A Tale of Two Committees: Experts Discuss Harms of Marijuana Legalization

Apr 13, 2022 | 0 comments

Critical experts who were shut out of previous hearings on legalizing marijuana for recreational use testified during Tuesday’s PA Senate Aging and Youth Committee.

On Tuesday, April 12th, one PA Senate committee held a hearing with health and safety professionals to discuss the real harms and problems with commercializing the sale of marijuana for recreational use; presenting the side of this debate that was blocked by a different PA Senate committee from testifying.


Last February, Senator Mike Regan (R-Cumberland) announced that the PA Senate Law and Justice Committee would hold a set of three hearings on marijuana legalization:

  • The first of these hearings focused on law enforcement. Scott Bohn with the PA Chiefs of Police Association naturally thought his organization would be involved. The committee denied his request to testify. “No professional law enforcement associations were invited nor were written briefs to the Committee permitted,” stated Bohn.
  • The second of Sen. Regan’s hearings, held on February 28th, was set to focus on legalization in other states. Not only did no government official from another state testify but the panels were stacked by the marijuana industry, who called for no potency limits, no local opt-outs and to move as fast as possible; calls that put private profits ahead of public safety.
  • Ahead of the final hearing on March 14th, the committee’s director informed many who inquired to testify that no advocacy groups would be invited to testify. It was then a shock to see the hearing open with a pro-marijuana advocacy group – one that made a significant campaign contribution to Sen. Regan a week after his announcement in favor of marijuana legalization for recreational use – and then concluded with a pro-marijuana advocacy group – one that had actually already testified in the second hearing.

These three previous hearings were stacked with marijuana industry reps, with not one individual or advocacy group allowed to testify on the problems to consider with a bill to legalize marijuana for recreational use. Why have a public hearing in the first place if you’re not inviting a variety of experts to help dialogue on the pros and cons of a given issue?

While these three biased hearings were a disservice to Pennsylvania taxpayers, what’s encouraging is Senator Judy Ward (R-Blair), the chair of the Senate Aging and Youth Committee, decided to hold a hearing in her committee that welcomed testimony from a variety of experts, several of whom were shut out from the Law & Justice Committee hearings.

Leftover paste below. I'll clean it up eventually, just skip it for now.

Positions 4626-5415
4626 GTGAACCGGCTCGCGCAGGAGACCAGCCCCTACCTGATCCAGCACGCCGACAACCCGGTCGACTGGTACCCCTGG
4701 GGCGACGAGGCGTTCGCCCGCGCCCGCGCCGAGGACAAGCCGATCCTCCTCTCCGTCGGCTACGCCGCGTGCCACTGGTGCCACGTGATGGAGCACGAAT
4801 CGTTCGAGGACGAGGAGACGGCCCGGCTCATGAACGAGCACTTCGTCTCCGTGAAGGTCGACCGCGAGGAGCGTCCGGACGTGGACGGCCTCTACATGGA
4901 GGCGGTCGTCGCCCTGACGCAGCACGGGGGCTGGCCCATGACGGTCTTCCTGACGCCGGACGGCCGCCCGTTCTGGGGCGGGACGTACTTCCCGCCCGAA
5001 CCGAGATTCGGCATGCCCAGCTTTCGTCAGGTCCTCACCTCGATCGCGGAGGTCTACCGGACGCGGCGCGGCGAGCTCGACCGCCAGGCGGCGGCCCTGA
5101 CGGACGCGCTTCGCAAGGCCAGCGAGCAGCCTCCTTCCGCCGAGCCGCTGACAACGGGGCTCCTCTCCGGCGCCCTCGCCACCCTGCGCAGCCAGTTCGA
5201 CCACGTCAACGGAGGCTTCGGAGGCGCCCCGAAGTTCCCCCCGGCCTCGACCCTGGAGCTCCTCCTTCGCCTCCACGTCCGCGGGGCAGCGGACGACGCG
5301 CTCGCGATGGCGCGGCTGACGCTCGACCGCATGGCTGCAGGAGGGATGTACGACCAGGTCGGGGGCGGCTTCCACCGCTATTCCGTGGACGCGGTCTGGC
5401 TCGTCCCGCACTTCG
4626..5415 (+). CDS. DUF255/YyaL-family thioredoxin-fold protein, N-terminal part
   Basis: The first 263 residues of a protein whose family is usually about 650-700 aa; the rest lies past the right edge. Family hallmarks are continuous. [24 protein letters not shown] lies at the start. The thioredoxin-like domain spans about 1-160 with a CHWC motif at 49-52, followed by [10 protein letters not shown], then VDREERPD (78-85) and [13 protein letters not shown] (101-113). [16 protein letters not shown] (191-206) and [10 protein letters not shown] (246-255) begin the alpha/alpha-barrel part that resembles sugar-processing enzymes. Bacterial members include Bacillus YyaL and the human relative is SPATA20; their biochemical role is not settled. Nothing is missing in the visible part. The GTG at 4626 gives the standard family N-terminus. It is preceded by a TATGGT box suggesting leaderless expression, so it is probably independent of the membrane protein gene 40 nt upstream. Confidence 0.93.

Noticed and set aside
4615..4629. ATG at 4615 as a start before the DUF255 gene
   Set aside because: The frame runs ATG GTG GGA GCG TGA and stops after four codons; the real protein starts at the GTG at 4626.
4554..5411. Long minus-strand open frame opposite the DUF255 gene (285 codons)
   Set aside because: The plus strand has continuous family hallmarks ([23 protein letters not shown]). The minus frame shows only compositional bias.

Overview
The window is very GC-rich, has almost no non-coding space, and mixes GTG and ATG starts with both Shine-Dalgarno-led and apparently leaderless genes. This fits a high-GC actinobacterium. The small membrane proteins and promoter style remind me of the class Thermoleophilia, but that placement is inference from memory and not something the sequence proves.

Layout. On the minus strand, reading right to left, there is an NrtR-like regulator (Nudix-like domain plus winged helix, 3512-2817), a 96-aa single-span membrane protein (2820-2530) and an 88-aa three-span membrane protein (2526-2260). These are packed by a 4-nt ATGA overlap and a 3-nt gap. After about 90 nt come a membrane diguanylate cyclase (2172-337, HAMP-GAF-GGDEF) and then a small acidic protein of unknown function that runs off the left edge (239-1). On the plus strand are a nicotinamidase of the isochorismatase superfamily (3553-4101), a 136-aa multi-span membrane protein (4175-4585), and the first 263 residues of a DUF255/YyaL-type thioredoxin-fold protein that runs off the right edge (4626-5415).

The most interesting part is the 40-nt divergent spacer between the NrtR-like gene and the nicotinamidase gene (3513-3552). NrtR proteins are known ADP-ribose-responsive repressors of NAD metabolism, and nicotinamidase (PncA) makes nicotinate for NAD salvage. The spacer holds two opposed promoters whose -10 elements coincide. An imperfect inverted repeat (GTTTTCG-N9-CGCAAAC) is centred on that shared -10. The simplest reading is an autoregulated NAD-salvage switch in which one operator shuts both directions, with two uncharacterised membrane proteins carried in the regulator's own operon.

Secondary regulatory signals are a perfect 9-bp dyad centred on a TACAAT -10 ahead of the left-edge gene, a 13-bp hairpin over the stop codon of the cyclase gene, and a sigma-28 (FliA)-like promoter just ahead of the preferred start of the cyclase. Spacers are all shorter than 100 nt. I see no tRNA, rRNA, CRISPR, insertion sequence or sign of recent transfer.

Harms with Marijuana 

Instead of the marijuana industry dominating the agenda, this latest hearing was a representation of health and safety organizations that had no conflict of interest in directly profiting from legalizing the commercial sale of marijuana. 

Here are highlights from testimony provided by some of the expert panelists:

  • Kate Appleman is the Senior Clinical Director of Men’s Services at Caron Treatment Centers. “I have been a clinician at Caron treating individuals struggling with substance use disorder and their families for more than 17 years. I am also the mother of four children, the oldest of whom are 19 and 12. I understand firsthand the challenge cannabis presents to today’s youth, their parents, their teachers and our communities…As a clinician who treats addiction, I am concerned. As a parent, I am scared and disappointed.” Appleman’s testimony described several reasons why Caron is opposed to the legalization of marijuana for recreational use. “At Caron, where patients who experienced THC-induced psychosis was once rare, it is now common among patients being referred….The Marijuana Industry has put forth products that are under-researched and largely unregulated, leading to missteps that are putting our youth at risk.” She also added several suggestions for any marijuana use, including a restriction by anyone under the age of 25 in order to prevent damage to the developing brain. “We need to put safety nets in place to protect our youth.”
  • Dr. Aaron Weiner, a Licensed Clinical Psychologist and addictions specialist from Chicago, shared concerns. “Commercializing marijuana is an overwhelmingly negative policy change for youth drug use rates. In general, effective drug policy discourages drug use – commercializing marijuana does exactly the opposite, creating an industry that is financially incentivized to addict as many new users as possible.” Dr. Weiner also shares strong concerns with the timing of this legislative push, as the harms with mental illness are increasing. “These implications are numerous and concerning, and this possible policy change is also coming at the worst possible time: we are in the middle of a national emergency regarding youth mental health, with the CDC recently releasing a report finding that 40% of high-school students endorsed depression and 20% contemplated suicide over the past year.”